How many of us are guilty of making a New Year’s resolution and then struggling to stick to it by the time February rolls around? Even with the best of intentions, most of us have trouble maintaining the changes that start off so strong on January 1st. Often these promises to ourselves are centered around our overall health and well-being.
As a dietitian, I see people’s January nutrition goals come and go. What is the reason for this? Practice makes perfect! Recent research has shown it can take anywhere from 18 days to 254 days to form a new habit—66 days on average! We can’t just jump into a marathon and expect to win. We have to take small steps to get to where we want to be.
The Top Resolutions for the New Year:
Lose Weight and Get Fit
If you just Google "Top 10 New Years Resolutions" you find that adults said “lose weight” and “eat healthier” come in at a tie for top resolutions heading into 2022—just in front of “getting fit” and “spend more time with family and friends.” Other resolutions scoring high included “improve mental well-being,” “improve social connections,” “learn a new skill,” and “travel more.” Each of these resolutions comes across as somewhat daunting, right? Even as a dietitian, “eat healthier” is somewhat overwhelming to me! What exactly should you do to eat healthier and where do you start?
Let’s make 2022 a great year! Instead of biting off more than you can chew, resolve to tackle a few smaller goals that will help you achieve a bigger goal down the road. Pick just one or two smaller actions to take and solidify those habits before moving on to the next step.
Steps to Keeping Your Healthy Eating Resolution
I’ve put together a few ideas on how to help keep that healthy nutrition resolution going strong throughout the year—check them out below!
This year, I resolve to
- Eat dinner at home three times a week.
- Eat dessert twice a week—instead of every night!
- Split entrees with a friend or family member when out to eat.
- Find an alternative to my usual favorite Frappuccino.
- Carry a reusable water bottle and drink 64 oz of water daily.
- Eat a piece of fruit at every meal.
- Opt for a glass of wine only on the weekends.
- Bring healthy snacks to work.
- Create a healthy grocery shopping list and stick to the list.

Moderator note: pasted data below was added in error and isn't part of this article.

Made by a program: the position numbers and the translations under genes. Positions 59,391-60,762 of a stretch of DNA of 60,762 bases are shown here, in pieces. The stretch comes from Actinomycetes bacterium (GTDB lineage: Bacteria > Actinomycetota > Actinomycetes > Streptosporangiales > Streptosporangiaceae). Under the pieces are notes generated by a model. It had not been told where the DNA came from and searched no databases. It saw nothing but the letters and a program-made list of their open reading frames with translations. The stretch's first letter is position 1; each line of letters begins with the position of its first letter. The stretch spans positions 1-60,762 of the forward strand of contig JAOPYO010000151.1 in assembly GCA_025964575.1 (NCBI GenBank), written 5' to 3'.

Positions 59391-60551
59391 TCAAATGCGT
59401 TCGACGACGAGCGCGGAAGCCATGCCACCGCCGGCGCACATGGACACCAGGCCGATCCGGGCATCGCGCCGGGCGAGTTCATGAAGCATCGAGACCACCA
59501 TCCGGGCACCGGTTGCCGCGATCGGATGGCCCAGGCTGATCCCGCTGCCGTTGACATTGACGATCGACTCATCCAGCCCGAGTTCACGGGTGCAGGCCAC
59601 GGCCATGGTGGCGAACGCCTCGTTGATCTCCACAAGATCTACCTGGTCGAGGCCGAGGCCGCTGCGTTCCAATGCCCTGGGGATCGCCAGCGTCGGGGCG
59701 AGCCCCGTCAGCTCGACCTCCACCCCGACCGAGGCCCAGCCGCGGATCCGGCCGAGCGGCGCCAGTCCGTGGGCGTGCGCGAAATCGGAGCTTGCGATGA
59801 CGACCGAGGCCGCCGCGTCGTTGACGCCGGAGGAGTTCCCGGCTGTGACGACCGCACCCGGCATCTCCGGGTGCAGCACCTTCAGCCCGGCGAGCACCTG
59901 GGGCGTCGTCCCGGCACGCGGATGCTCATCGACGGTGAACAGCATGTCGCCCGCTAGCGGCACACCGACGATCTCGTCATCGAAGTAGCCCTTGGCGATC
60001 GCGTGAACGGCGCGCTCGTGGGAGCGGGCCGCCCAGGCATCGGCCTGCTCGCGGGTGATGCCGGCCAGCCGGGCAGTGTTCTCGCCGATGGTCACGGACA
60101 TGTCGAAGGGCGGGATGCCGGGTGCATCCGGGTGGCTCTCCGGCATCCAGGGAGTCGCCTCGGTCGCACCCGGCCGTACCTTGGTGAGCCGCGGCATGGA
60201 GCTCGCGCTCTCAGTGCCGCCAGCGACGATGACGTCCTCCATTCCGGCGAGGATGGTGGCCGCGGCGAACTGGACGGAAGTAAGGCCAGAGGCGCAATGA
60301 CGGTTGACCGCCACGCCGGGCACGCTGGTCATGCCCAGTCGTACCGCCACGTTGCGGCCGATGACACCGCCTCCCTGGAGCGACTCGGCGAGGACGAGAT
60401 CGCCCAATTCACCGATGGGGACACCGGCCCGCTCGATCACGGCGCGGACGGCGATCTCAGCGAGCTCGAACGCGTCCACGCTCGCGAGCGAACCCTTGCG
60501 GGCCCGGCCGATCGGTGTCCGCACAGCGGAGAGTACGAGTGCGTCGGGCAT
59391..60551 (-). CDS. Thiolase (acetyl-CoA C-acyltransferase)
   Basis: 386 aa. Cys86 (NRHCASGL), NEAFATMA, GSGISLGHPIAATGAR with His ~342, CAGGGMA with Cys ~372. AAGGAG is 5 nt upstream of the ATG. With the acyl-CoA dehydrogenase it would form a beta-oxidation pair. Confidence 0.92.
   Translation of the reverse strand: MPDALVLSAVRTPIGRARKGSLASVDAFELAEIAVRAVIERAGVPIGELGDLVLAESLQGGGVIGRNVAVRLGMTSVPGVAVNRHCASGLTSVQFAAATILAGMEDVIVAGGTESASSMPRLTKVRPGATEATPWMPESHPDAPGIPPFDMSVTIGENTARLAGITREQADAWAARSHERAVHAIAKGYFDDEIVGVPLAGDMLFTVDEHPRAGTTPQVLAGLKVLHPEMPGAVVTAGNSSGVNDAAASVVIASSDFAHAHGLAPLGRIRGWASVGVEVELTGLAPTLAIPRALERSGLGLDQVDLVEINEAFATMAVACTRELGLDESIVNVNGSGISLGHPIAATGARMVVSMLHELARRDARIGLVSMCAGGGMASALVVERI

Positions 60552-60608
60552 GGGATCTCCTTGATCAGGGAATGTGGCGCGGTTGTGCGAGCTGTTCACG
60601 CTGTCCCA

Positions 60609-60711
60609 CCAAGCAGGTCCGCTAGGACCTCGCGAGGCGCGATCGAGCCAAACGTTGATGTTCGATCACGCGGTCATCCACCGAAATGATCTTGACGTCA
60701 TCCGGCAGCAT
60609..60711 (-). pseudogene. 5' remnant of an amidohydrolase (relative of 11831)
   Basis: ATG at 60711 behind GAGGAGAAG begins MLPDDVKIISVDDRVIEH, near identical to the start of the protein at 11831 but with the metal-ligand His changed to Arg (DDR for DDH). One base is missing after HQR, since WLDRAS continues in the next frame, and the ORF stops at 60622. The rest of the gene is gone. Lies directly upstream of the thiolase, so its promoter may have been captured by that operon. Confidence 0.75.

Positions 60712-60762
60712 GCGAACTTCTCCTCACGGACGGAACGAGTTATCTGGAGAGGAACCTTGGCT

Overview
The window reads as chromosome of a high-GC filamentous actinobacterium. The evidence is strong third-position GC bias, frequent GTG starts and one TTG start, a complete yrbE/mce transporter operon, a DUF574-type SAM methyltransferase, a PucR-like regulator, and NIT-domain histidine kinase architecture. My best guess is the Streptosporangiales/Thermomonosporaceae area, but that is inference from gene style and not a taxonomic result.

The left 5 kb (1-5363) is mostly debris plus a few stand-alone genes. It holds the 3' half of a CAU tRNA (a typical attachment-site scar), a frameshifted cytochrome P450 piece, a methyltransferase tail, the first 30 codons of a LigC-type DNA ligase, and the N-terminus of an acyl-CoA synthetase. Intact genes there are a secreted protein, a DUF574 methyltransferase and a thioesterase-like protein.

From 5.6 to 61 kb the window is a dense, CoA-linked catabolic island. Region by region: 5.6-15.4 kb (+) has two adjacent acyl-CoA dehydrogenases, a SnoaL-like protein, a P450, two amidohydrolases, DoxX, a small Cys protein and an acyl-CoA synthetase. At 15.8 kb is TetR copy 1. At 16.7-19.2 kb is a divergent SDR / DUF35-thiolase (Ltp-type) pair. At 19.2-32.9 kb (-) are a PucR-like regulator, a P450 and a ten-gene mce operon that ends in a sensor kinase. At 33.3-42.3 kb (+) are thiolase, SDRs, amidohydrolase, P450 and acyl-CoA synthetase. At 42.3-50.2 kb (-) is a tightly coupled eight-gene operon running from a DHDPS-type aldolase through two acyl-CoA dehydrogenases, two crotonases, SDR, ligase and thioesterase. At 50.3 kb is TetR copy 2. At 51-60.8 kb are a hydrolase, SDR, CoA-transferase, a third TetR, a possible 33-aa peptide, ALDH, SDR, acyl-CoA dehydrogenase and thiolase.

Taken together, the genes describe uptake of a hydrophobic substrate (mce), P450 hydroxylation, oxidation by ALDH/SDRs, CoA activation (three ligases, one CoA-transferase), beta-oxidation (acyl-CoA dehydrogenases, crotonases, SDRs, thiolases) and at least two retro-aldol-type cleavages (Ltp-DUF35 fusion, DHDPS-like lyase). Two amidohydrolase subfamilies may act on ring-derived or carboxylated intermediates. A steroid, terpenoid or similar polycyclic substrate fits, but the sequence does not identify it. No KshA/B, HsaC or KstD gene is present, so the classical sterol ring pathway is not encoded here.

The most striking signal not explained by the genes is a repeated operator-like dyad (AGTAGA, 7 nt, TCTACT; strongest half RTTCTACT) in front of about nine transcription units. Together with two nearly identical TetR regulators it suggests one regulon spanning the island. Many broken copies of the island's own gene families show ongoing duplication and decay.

- Cut out red meats and processed meats (bacon, lunch meats, sausage).
- Create a support system—they often have good ideas on how to manage family gatherings, restaurants, new foods to try, etc.
- Make each Monday a Meatless Monday!
- Cut out added sugars.
- Fuel up with a healthy snack before a workout and recover with a healthy snack.
- Get an air fryer and make your own “chips” and “fries” at home.
- Recruit a workout buddy.
- When going out to eat at your favorite chain restaurant, look up the menu and nutrition facts before you go and decide what you’ll have before you arrive.
- Don’t skip meals, especially breakfast.
- Go to bed an hour earlier than you usually would.
- Try a new food every week. Swap chickpea pasta for your normal pasta, try using olive oil in place of butter for cooking, or sample a plant-based milk in place of heavy cream in your coffee.
- Recreate your plate and make veggies and fruits the main component of your meals—second helpings are a must!
- Start the day with a healthy breakfast: opt for a little protein with a carbohydrate, like oatmeal with peanut butter.
- Skip the soda!
Write down the one or two actions from this list that you would like to tackle. And keep in mind, if you start working on those actions on January 1, you will have to actively think about this on a daily basis before it becomes habit—remember, 66 days! Keep in mind that you may need even more time than the other person who picks the exact same goals to get into that healthier habit. Move at your own pace. If something isn’t working, ask for help. And persevere—when you slip up (we are all human), just hop right back into the swing of things. You’ve GOT THIS!
This blog was written by Lindsey Hehman, MA, RD, CD. To learn more about the NIFS bloggers, click here.